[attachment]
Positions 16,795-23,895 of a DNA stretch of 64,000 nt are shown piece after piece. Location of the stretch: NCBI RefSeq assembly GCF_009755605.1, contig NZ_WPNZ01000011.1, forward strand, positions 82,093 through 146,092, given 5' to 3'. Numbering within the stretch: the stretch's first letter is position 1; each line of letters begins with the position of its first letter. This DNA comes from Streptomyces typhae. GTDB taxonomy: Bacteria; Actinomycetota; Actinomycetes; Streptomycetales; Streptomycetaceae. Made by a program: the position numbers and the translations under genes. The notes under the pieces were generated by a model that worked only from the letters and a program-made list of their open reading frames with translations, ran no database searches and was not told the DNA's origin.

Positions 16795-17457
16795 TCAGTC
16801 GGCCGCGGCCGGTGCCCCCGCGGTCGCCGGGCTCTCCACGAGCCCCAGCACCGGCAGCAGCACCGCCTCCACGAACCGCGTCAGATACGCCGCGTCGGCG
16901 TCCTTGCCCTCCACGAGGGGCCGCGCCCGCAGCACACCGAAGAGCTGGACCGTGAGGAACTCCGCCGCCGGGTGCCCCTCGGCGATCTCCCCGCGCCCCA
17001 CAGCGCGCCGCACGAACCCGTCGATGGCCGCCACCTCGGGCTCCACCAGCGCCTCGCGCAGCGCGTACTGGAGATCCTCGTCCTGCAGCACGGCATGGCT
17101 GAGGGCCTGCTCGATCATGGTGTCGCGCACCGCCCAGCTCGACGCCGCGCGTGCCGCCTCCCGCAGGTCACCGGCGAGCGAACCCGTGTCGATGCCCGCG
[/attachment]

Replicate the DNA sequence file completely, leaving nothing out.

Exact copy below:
Positions 16,795-23,895 of a DNA stretch of 64,000 nt are shown piece after piece. Location of the stretch: NCBI RefSeq assembly GCF_009755605.1, contig NZ_WPNZ01000011.1, forward strand, positions 82,093 through 146,092, given 5' to 3'. Numbering within the stretch: the stretch's first letter is position 1; each line of letters begins with the position of its first letter. This DNA comes from Streptomyces typhae. GTDB taxonomy: Bacteria; Actinomycetota; Actinomycetes; Streptomycetales; Streptomycetaceae. Made by a program: the position numbers and the translations under genes. The notes under the pieces were generated by a model that worked only from the letters and a program-made list of their open reading frames with translations, ran no database searches and was not told the DNA's origin.

Positions 16795-17457
16795 TCAGTC
16801 GGCCGCGGCCGGTGCCCCCGCGGTCGCCGGGCTCTCCACGAGCCCCAGCACCGGCAGCAGCACCGCCTCCACGAACCGCGTCAGATACGCCGCGTCGGCG
16901 TCCTTGCCCTCCACGAGGGGCCGCGCCCGCAGCACACCGAAGAGCTGGACCGTGAGGAACTCCGCCGCCGGGTGCCCCTCGGCGATCTCCCCGCGCCCCA
17001 CAGCGCGCCGCACGAACCCGTCGATGGCCGCCACCTCGGGCTCCACCAGCGCCTCGCGCAGCGCGTACTGGAGATCCTCGTCCTGCAGCACGGCATGGCT
17101 GAGGGCCTGCTCGATCATGGTGTCGCGCACCGCCCAGCTCGACGCCGCGCGTGCCGCCTCCCGCAGGTCACCGGCGAGCGAACCCGTGTCGATGCCCGCG